Just to follow up briefly on my thoughts from yesterday, another thing I say when pontificating about making a living as a storyteller is this:
“Every piece you do is going to end up being someone’s least favorite thing of yours . . . maybe they’re least favorite thing ever.”
Hearing and properly dealing with criticism may be the toughest part of creating stories (of any sort) for public consumption. And no matter how well you achieve your goals with a particular piece, no matter how many accolades you get, every piece you ever create is going to fail to connect with SOME portion of the audience.
That’s just how it goes.
Look at the life’s work of any writer, actor, director, artist, comedian, singer, cartoonist, or other creative type and you’ll find some corner of it that critics or the audience in general don’t like . . . and you’ll also find a smaller cadre of critics and the audience who think it’s the pinnacle of that person’s career. Likewise, look at that creator’s least successful, most unpopular work and you’ll find a cadre of folks who think it is the most brilliant thing ever put on God’s green earth.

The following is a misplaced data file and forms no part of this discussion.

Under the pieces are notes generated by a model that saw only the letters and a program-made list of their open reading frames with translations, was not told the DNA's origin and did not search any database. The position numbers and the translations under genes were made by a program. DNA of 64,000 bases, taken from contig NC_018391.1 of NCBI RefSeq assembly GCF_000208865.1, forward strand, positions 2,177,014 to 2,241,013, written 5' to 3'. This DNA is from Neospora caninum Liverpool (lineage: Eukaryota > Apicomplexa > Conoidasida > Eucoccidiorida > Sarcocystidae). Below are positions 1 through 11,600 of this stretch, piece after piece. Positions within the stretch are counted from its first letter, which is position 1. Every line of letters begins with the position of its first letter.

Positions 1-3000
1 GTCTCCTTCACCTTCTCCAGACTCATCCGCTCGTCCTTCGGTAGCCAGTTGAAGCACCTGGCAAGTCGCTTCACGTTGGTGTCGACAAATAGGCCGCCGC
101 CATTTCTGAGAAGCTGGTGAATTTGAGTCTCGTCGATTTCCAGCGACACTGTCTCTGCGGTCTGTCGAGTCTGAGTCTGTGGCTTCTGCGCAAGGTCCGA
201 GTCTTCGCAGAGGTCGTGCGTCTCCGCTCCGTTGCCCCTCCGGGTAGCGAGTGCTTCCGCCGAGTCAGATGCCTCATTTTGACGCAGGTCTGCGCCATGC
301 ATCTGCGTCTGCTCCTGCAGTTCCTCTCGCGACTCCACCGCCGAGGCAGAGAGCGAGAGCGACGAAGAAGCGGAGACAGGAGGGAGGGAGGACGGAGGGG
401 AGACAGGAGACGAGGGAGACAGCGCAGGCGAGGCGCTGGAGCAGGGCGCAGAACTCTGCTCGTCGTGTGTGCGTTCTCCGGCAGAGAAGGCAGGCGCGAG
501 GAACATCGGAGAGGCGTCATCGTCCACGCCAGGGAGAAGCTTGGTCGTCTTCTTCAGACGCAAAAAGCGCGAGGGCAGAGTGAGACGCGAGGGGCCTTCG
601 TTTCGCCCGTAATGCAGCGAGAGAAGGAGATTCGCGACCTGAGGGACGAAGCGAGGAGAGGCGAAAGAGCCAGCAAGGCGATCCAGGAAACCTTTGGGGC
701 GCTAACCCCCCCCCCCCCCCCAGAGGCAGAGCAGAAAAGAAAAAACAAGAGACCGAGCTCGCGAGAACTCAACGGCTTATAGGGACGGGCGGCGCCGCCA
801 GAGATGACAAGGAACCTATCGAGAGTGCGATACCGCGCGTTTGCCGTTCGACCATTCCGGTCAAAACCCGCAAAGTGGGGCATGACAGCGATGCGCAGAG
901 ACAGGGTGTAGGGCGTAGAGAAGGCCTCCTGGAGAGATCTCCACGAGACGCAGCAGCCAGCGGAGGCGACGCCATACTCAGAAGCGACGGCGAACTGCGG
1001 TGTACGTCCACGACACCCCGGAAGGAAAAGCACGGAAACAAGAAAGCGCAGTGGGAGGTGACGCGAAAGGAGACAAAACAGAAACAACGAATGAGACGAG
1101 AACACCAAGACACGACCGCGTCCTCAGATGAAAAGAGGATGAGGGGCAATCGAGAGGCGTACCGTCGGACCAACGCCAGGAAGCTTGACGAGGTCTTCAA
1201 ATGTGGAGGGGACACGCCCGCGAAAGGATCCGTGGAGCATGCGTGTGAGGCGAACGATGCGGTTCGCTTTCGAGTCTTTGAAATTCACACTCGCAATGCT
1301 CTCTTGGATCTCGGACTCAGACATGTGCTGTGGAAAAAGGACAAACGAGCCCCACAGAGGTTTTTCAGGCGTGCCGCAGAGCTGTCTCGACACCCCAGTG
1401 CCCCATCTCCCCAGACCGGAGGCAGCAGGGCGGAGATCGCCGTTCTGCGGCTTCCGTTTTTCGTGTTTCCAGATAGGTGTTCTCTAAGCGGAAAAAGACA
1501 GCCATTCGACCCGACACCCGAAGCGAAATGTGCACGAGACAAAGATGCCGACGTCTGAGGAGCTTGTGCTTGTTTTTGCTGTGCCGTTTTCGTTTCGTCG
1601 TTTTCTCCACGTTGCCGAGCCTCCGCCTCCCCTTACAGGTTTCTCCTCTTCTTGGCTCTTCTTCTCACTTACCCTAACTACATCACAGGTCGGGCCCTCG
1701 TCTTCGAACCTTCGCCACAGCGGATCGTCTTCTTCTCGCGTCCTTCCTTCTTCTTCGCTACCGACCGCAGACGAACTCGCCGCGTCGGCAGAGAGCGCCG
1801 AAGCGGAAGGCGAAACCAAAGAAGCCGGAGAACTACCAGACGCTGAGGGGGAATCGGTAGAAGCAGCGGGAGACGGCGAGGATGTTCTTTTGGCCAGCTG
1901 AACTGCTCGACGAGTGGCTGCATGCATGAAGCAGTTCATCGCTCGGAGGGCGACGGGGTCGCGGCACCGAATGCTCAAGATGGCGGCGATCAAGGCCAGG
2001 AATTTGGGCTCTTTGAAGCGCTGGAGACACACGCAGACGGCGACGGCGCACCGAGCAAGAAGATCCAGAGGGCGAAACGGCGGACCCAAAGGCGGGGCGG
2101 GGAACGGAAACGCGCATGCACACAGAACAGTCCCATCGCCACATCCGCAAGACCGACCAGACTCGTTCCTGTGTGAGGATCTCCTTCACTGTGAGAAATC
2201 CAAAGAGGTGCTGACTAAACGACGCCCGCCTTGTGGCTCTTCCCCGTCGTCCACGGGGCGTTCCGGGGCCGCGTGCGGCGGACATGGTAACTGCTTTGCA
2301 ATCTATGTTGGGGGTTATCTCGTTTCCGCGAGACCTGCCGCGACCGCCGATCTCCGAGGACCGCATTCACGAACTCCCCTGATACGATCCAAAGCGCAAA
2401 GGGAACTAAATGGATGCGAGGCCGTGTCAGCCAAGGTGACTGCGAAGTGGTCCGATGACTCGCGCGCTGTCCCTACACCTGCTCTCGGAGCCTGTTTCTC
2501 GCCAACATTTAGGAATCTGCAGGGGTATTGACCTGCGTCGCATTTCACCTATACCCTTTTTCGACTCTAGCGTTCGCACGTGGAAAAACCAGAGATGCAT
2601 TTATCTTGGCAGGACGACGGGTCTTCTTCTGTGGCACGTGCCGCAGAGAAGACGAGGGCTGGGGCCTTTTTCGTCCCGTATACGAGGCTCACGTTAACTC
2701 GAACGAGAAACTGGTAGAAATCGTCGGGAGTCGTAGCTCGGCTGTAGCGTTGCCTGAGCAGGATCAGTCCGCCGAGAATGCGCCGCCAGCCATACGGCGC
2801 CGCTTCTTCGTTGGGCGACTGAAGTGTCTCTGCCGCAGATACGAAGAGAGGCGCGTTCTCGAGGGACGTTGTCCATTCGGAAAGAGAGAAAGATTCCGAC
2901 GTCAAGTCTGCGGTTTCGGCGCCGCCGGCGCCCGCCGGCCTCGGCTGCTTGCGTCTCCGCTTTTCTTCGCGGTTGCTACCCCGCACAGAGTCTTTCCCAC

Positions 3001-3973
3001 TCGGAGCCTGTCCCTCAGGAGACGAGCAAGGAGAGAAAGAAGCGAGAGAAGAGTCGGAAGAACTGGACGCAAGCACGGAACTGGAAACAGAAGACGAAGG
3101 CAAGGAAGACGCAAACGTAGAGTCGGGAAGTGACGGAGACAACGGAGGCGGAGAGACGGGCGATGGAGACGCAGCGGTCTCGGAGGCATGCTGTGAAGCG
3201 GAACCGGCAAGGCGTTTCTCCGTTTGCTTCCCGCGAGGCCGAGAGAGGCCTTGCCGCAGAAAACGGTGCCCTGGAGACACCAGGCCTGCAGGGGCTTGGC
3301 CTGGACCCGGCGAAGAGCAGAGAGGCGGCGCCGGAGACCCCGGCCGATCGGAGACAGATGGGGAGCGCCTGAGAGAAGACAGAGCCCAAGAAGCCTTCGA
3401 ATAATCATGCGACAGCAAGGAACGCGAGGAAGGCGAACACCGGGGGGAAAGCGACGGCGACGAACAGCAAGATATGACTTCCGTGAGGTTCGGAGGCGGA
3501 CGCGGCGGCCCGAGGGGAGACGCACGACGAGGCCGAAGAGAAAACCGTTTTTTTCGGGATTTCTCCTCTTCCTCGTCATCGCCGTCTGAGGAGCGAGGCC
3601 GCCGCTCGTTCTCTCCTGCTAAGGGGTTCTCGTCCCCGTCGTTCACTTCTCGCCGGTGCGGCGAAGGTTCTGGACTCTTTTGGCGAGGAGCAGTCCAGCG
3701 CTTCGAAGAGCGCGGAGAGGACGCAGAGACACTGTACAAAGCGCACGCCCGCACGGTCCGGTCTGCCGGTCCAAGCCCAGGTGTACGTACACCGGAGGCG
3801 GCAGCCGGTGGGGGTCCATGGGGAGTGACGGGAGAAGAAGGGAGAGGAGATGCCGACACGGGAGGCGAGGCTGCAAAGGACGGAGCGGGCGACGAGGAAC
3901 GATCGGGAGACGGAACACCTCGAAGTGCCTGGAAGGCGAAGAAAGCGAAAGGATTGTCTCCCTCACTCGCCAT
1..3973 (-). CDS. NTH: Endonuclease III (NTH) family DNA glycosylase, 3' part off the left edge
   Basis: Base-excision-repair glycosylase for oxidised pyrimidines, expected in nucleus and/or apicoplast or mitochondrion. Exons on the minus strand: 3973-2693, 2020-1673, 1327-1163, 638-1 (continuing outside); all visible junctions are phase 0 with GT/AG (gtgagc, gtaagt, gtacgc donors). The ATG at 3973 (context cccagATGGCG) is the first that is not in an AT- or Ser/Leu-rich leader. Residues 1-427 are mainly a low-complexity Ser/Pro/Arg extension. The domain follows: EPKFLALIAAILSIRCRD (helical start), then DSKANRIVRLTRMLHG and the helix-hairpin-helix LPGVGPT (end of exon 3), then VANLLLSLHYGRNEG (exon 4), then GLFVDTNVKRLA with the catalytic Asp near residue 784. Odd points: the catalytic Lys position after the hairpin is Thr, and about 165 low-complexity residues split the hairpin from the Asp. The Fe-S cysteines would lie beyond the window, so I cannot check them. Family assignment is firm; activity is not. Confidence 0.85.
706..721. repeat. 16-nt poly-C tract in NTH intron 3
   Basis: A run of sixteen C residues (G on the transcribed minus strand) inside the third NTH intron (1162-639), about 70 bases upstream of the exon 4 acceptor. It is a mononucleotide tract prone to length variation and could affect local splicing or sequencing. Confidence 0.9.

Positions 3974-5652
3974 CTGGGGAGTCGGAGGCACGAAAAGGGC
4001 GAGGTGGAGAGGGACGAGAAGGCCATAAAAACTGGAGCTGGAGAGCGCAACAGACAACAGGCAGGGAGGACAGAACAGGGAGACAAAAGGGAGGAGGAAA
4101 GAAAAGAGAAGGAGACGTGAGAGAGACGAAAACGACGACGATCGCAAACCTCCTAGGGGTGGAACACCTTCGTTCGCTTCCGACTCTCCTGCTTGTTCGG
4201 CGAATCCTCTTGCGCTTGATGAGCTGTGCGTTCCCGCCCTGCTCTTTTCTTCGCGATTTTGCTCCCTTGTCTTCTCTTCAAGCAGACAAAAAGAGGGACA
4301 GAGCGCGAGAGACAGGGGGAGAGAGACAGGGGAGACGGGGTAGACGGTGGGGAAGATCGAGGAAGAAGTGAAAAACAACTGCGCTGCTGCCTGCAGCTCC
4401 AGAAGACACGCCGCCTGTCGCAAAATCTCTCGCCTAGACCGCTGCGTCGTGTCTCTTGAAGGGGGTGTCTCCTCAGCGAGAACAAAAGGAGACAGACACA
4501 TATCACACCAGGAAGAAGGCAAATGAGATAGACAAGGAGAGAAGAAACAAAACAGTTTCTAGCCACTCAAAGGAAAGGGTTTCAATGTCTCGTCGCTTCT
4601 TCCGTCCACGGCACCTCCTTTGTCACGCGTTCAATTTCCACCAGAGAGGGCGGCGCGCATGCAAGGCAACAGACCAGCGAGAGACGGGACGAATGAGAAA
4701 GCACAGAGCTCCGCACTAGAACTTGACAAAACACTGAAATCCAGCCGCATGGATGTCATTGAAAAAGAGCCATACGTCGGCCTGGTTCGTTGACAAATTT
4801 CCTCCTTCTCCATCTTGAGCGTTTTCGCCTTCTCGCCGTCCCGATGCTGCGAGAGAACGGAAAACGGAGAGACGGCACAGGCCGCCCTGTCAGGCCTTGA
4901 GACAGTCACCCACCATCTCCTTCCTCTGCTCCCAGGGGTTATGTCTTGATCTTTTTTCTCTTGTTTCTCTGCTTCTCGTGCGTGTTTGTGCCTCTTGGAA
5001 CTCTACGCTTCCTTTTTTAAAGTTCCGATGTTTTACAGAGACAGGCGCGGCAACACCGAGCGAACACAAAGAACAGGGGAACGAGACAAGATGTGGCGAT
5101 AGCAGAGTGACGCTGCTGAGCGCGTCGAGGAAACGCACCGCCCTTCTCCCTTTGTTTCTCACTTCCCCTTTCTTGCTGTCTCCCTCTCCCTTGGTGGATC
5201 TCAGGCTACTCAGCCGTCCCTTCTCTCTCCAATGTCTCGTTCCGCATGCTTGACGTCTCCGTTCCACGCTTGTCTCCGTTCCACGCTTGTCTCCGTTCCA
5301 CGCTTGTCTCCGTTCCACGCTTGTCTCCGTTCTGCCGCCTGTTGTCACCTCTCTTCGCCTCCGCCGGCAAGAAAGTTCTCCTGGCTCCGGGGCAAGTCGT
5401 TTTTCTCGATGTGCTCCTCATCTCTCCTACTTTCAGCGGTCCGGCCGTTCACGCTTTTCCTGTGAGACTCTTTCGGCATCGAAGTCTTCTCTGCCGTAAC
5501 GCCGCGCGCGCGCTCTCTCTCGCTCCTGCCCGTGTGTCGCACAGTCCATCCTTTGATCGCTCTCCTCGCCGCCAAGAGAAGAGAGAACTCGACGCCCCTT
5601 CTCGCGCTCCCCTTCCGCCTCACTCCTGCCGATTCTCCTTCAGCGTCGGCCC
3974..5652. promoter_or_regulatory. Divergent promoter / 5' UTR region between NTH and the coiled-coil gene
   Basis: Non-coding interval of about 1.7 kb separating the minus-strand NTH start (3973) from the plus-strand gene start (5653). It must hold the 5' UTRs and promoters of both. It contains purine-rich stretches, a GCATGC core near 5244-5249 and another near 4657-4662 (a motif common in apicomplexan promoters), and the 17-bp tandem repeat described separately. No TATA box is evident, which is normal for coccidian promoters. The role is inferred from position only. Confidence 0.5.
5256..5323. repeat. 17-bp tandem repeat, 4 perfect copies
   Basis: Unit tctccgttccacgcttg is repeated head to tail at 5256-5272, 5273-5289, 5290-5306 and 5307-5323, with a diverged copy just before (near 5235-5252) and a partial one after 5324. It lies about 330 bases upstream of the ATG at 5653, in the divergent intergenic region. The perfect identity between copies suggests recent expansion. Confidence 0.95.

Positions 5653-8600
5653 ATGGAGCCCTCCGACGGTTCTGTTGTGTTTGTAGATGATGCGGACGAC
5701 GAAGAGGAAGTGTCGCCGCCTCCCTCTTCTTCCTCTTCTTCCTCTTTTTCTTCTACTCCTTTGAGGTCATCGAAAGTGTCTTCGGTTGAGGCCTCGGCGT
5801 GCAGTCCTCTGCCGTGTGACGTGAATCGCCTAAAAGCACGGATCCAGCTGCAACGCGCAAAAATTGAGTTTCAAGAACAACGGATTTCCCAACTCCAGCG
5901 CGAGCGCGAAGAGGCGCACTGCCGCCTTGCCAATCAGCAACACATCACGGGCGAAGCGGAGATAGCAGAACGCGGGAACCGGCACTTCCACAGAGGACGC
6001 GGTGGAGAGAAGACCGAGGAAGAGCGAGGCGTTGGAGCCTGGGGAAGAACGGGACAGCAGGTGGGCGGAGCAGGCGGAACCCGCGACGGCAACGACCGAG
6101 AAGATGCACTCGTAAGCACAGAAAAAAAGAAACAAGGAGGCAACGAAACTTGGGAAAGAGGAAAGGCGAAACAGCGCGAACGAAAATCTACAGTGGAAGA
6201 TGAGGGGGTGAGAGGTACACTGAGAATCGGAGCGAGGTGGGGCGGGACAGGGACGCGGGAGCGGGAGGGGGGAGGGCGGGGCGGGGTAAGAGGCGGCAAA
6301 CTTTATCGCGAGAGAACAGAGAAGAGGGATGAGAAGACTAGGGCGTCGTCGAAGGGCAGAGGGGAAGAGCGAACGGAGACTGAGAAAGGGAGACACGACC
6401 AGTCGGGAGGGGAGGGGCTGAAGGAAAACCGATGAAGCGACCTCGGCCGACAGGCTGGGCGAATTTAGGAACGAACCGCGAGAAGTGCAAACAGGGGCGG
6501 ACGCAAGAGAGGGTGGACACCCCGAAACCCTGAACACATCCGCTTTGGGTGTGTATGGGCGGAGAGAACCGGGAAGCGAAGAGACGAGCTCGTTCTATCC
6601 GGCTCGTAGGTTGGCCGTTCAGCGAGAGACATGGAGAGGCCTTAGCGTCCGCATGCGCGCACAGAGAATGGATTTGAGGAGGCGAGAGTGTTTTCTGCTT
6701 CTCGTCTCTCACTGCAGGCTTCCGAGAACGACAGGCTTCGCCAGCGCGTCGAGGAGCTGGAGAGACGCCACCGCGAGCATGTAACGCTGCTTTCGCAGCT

The same will be true of EVERY project you ever publish or release.
It’s important that you get used to that idea. There are as many different ways to interpret your work as there are people who encounter it. And just as many different feelings that the work will invoke in the audience. Nothing is loved or hated universally.